I spent some time dealing with creators who were selling their books on their own, too, buying books from people like Kenny Keil and Tom Scioli and Stephanie Lantry. I found Spike Trotman by accident, a superstar webcomics creator if there ever was one, and she was in great humor, pushing her books and blowing minds with her wisdom on the economics of comics. Dumbrella, the webcomics collective, had creators present who were excited to be there. Tabling is hard, definitely one of the hardest jobs in comics, but they did it with inviting smiles.


All the people I'm talking about were there as professionals, but the regular con-goers were incredible, too. I spoke to more fans than I did pros over the course of the week, thanks to my time spent on panels. I personally spoke in front of several hundred people over the course of five days. When I played call and response with the audience, they were all into it. The applause in our rooms for the creators speaking passionately about creating comics drowned out the noise of movie trailers and video games. I know people will enter rooms and camp in the back early to see panels that are later in the day, but if our rooms were full of campers, they were the politest and most interested campers in the entire world. I made it a point to ask every room how their con was going, and the reply every single time was a roar.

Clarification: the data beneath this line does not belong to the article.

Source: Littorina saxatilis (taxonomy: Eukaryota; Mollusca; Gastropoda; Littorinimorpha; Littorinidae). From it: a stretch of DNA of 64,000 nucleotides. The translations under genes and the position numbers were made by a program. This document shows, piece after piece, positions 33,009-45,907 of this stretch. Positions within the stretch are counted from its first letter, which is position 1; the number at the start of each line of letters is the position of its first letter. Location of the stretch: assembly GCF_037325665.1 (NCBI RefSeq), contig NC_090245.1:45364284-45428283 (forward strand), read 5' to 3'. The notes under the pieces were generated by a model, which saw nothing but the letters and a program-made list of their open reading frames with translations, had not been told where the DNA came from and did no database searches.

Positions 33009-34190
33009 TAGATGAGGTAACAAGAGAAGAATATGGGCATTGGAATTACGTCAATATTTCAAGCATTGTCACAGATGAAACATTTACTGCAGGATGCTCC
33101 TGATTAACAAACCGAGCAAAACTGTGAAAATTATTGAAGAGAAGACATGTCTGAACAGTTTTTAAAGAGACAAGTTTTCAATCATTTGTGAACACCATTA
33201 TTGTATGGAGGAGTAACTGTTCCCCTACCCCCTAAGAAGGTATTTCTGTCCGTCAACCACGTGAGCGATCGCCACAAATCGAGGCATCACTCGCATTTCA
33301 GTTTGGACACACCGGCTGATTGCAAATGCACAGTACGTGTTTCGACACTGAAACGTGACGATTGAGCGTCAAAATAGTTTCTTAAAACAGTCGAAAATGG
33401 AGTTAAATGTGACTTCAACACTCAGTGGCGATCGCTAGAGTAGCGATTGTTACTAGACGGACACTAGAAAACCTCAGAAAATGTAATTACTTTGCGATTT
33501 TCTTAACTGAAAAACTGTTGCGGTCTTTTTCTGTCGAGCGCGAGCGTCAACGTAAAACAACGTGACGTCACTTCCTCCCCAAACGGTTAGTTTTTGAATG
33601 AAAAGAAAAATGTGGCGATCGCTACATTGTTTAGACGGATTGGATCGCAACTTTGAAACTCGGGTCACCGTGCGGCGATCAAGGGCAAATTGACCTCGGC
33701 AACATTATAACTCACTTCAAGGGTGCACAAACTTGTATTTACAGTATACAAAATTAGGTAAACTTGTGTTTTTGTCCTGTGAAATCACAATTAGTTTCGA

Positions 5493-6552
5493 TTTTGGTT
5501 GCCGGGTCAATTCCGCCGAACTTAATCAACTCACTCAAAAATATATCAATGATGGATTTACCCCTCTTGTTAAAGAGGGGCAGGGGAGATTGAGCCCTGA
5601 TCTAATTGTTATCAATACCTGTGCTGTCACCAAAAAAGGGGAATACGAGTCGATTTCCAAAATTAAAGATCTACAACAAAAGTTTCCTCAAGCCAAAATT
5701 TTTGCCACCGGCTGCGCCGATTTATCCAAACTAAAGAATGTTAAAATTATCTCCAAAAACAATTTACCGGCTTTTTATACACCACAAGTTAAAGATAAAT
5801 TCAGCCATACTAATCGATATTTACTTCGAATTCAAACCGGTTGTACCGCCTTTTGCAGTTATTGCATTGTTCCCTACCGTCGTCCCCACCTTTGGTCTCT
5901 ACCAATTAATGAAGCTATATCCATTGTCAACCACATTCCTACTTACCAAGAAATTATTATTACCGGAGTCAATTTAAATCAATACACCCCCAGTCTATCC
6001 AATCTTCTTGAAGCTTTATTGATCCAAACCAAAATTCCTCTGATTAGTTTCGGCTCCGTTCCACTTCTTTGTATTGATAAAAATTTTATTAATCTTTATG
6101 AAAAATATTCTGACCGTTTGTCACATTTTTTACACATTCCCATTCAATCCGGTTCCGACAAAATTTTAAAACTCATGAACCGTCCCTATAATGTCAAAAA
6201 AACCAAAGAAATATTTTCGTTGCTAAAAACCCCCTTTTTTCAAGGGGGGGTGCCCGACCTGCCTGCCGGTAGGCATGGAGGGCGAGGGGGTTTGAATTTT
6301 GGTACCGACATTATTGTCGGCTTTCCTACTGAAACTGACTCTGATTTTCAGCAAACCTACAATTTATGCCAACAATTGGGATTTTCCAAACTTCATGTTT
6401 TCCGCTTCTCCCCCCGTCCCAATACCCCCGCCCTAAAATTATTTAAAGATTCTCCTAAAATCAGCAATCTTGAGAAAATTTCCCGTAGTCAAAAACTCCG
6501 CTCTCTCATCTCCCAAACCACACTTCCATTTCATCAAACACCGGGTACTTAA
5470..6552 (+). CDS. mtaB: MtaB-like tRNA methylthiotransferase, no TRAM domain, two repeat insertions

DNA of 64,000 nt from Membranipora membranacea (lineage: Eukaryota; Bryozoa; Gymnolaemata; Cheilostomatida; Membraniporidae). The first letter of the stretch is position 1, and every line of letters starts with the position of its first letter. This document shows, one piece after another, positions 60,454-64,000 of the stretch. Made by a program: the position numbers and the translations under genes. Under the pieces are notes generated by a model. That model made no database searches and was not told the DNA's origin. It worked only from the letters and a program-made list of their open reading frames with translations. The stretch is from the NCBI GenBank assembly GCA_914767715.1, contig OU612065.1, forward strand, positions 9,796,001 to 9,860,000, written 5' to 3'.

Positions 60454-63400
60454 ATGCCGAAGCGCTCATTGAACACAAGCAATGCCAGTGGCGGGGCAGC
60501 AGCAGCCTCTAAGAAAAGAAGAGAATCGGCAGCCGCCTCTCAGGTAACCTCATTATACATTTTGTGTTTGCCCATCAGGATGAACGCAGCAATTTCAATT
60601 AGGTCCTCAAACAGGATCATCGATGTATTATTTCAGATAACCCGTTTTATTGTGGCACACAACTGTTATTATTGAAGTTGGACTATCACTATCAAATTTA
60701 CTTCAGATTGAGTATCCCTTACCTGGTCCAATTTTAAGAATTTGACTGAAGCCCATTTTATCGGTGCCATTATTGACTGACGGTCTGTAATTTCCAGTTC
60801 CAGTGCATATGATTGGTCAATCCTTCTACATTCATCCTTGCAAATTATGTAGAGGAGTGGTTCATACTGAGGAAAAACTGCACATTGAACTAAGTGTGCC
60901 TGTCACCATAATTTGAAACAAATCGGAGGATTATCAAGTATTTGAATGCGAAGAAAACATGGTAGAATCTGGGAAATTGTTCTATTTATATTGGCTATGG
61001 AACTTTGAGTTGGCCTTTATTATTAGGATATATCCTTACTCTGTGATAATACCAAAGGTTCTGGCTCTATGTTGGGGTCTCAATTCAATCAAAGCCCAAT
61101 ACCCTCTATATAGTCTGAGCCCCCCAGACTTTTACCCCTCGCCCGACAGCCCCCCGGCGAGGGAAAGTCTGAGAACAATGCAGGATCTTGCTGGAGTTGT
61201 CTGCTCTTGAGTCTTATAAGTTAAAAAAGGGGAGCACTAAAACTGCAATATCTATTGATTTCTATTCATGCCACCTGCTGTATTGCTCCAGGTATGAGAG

And that's not even mentioning the cosplayers, or the kids, or the people that don't fit the stereotype of a dedicated comics reader, and their eagerness to talk about comics in real life. One cosplayer I met said her week was made by meeting Saga creators Brian K. Vaughan and Fiona Staples during a signing, and then running into Staples elsewhere in the con, being recognized, and having a real conversation.